Normally, healthy individuals do not have protein in their urine. Although a small amount of protein in the urine is normally not a problem, larger levels of protein in the urine may indicate that the kidneys are not working properly or they might suggest a urinary tract infection (UTI). High levels of protein in the urine can also be a sign of:
Protein: Normal urine specimens ordinarily contain some protein (<20mg/dL) therefore only persistent elevated levels of urine protein indicate kidney or urinary tract disease. The persistent results of trace levels or over, indicate significant proteinuria and thus further clinical testing is needed to evaluate the results.
Specimen Collection and Preparation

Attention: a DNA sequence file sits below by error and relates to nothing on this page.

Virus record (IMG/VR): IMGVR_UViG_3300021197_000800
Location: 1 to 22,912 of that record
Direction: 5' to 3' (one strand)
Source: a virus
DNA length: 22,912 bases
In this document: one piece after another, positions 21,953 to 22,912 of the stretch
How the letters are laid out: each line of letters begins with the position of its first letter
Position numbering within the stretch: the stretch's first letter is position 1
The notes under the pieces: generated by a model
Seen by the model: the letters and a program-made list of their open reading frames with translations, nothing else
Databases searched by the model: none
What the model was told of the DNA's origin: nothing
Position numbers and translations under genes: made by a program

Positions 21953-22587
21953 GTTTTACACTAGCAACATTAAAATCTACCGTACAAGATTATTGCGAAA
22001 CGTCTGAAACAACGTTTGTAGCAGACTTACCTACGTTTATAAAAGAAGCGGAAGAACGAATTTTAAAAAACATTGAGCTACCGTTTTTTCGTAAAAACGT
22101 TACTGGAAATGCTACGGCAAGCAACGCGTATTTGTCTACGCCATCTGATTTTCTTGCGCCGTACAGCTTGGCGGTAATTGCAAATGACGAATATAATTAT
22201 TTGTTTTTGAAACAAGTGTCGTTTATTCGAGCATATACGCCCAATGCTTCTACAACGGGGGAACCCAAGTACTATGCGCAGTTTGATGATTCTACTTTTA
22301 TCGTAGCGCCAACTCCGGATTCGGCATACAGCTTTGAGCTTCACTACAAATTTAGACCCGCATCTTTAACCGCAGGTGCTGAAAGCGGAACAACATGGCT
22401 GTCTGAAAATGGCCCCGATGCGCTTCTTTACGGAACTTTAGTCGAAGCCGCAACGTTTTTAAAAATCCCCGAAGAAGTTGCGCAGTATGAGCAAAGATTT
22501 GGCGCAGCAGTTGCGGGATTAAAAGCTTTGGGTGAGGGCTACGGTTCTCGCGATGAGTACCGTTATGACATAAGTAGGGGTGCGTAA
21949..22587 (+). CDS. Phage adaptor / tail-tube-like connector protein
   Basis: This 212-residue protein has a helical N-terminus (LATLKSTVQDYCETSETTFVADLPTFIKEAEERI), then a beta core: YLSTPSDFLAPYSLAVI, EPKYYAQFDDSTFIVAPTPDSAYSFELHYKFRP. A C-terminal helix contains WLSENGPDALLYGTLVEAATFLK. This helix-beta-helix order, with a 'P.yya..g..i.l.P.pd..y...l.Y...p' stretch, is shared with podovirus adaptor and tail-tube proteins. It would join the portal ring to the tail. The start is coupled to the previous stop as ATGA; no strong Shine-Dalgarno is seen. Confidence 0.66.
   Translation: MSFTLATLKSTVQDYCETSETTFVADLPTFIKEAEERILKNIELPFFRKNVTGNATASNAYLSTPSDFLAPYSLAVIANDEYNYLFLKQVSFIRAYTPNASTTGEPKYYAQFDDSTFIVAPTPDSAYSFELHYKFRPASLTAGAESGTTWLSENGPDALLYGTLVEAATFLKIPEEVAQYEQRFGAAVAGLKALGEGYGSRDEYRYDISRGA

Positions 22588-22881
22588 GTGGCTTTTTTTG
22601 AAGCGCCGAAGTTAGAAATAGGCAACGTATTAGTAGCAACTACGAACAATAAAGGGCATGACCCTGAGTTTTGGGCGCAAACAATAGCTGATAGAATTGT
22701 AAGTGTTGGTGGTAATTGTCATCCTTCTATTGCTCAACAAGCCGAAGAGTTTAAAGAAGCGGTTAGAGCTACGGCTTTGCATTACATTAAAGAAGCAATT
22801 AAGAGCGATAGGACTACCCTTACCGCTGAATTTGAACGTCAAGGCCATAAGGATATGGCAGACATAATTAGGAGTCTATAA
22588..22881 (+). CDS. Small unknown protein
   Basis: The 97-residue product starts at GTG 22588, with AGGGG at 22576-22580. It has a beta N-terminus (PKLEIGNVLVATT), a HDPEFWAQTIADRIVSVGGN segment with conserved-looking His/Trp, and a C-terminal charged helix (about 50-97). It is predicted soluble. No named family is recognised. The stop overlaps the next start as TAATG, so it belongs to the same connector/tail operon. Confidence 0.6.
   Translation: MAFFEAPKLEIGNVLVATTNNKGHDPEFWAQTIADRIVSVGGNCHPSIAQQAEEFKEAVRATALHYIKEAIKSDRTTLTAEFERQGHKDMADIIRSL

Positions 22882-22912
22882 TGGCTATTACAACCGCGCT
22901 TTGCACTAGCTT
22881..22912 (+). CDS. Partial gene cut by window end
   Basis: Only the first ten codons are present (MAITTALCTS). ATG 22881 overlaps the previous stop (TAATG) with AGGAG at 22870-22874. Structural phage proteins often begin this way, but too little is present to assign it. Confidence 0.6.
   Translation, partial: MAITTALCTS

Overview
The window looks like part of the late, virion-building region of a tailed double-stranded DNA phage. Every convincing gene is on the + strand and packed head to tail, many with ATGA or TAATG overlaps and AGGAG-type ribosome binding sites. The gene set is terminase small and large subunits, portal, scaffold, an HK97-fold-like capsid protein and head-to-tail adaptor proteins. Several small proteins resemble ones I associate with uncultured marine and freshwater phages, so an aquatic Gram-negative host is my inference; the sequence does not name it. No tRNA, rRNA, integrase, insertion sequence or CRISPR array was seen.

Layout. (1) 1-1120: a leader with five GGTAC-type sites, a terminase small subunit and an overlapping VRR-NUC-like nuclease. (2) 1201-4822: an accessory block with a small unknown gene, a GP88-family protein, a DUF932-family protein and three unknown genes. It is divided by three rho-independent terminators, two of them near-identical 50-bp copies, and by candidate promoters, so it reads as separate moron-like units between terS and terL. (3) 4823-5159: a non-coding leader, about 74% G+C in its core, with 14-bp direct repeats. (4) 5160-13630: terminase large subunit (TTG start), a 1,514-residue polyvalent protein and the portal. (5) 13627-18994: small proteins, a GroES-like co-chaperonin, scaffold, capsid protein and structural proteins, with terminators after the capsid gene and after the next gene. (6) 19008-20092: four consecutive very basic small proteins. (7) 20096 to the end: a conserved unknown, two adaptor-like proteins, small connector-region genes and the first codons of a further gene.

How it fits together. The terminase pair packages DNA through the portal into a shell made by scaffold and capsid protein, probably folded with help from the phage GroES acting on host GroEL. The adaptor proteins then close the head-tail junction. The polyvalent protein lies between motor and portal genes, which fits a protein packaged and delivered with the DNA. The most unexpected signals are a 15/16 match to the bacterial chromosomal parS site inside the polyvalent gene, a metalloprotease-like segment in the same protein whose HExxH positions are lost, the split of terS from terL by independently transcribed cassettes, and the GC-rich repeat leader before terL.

Collect fresh urine in a clean container and test as soon as possible. Do not centrifuge. If testing cannot be performed within one hour after collection of urine, refrigerate the specimen immediately. Allow refrigerated specimen to return to room temperature before testing.
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Today the British Nutrition Foundation has published an easy way of working out food portions called, Get Portion Wise. Have a look at their website for the full details here. It’s simple, you can use your hands to work out how big a portion is. Some of these foods catch people out which results […]